The potential (negative) influence of observational biases at the analysis stage of fingermark individualisation


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The potential (negative) influence of observational biases at the analysis stage of fingermark individualisation
Forensic Science International
Schiffer  Beatrice, Champod  Christophe
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Recent cases of erroneous identification have strengthened critical comments on the reliability of fingerprint identification. This goes hand in hand with recent publications regarding the lack of scientific foundation of the discipline. Combined with "legislative" needs, such as for instance the admissibility criteria under Daubert, or experimental studies revealing potential bias, the call for research on the identification process has become more urgent. That background set the basis of this research project financed by the Swiss National Science Foundation (SNSF) which includes, among other parts, experimental tests to study potential observational biases in the analysis stage of fingerprint individualisation. These tests have been submitted to several groups of forensic science students at the University of Lausanne. The aim is to study factors potentially influencing the analysis of fingermarks, more specifically the influence of training/education (test I) as well as the potential impact of case contextual information or known print availability (test II). For all tests students were given 11 or 12 fingermarks of a medium to difficult quality, with a range of 8-15 minutiae. For all tests the task was always the same for the participants but carried out in different contexts: to analyse the marks, to annotate the minutiae observed, to designate them and to decide on the status of the mark in two categories, exploitable and identifiable. The aim was to see how the fingermarks were annotated by different individuals so as to have an idea of the variation in annotation and counting in the analysis stage only. For test I, students were submitted the same 12 fingerprints before and after having followed specific training in fingermark individualisation. The aim was to see how training/education impacts the analysis of fingermarks. For test II, were participants given eleven fingermarks so as to study whether the presence of a comparison print changes the amount of minutiae found and whether low/high-profile background information influences the analysis stage. Results show that for test I the effect of training can be observed, among other, in an increase of minutiae annotated and a higher consensus between participants. For test II no effect of the stimuli used to induce observational biases has been observed by all of the factors studied.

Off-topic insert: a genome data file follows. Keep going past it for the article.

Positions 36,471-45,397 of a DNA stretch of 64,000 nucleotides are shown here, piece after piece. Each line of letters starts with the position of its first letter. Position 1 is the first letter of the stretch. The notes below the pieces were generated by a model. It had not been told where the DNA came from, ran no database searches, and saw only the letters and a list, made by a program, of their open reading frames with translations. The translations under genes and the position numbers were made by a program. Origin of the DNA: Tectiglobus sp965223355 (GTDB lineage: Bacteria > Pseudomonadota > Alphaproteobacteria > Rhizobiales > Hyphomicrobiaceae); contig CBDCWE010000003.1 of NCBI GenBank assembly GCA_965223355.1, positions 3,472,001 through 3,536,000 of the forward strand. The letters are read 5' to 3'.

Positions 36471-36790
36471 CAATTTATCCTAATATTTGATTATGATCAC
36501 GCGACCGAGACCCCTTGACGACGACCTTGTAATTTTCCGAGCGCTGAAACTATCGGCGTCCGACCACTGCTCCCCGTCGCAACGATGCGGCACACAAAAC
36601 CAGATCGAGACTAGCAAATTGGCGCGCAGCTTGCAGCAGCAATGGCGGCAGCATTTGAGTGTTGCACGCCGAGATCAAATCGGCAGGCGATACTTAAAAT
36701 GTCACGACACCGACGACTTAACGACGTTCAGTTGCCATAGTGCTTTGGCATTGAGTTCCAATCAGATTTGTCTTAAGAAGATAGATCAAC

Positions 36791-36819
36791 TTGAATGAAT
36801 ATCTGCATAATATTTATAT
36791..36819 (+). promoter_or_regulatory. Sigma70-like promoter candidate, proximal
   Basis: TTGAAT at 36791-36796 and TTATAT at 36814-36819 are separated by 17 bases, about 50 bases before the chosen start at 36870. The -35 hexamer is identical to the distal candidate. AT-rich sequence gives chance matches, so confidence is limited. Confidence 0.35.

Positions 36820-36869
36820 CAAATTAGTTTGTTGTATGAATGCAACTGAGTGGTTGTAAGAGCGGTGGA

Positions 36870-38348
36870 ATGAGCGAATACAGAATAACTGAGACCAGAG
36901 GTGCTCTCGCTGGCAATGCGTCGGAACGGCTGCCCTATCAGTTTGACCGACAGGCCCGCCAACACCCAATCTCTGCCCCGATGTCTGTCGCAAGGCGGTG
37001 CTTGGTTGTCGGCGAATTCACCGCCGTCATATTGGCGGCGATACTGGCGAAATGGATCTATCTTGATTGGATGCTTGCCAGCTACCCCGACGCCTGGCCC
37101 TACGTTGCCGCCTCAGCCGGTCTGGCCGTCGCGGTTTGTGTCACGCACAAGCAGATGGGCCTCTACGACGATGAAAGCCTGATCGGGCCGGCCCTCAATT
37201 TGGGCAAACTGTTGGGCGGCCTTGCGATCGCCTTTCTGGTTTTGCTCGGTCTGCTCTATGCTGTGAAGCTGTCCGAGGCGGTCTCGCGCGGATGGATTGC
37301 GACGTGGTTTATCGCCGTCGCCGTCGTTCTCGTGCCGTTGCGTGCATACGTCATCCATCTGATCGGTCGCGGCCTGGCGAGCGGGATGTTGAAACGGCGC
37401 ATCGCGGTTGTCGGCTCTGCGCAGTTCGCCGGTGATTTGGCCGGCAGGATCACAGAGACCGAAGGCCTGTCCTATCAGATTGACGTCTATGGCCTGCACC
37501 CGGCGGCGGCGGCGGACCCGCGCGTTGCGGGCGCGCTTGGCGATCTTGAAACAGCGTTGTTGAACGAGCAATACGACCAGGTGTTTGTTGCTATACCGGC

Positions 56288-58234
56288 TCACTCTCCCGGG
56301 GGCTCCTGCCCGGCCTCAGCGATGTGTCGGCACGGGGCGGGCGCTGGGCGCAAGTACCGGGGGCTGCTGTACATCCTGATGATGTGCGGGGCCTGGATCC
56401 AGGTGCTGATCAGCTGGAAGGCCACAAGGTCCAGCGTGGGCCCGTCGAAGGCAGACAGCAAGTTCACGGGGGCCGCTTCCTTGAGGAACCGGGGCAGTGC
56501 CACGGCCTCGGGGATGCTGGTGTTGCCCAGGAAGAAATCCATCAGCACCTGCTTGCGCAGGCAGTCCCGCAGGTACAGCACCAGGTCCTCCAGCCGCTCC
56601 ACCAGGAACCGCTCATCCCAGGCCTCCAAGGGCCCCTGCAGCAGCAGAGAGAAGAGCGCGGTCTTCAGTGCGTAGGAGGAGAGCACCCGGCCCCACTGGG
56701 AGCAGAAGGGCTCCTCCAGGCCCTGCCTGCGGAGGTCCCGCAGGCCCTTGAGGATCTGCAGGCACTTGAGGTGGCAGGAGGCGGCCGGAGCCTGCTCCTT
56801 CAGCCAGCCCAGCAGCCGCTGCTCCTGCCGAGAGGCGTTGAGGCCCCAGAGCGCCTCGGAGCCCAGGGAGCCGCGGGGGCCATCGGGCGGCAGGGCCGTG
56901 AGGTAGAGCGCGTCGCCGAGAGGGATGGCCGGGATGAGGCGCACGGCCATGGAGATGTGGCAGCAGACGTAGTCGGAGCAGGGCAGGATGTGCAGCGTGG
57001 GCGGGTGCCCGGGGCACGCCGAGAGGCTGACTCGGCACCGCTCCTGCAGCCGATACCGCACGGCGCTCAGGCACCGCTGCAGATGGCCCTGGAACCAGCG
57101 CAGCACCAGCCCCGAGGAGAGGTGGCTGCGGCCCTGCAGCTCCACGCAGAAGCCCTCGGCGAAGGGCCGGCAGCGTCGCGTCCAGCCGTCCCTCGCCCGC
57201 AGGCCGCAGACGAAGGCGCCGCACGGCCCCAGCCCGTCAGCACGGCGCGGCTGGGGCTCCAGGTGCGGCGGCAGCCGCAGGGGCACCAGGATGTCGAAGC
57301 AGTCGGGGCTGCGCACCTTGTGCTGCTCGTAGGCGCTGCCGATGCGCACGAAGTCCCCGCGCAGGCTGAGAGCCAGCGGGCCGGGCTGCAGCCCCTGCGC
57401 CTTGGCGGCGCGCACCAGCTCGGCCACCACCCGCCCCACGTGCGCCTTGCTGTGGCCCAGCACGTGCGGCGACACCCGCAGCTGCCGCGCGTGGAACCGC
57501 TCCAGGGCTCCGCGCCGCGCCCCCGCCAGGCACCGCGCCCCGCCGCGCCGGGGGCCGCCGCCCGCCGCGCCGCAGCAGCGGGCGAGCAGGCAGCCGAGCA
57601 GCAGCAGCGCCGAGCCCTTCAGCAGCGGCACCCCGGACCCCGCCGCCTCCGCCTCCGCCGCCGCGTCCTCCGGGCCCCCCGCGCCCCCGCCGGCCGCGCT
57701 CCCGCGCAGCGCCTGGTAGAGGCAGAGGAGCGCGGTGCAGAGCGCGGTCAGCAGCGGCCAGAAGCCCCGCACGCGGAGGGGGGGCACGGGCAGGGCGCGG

Fingermarks Observational biases Errors Misidentification Experimental study
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19/11/2007 11:32
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20/08/2019 15:27
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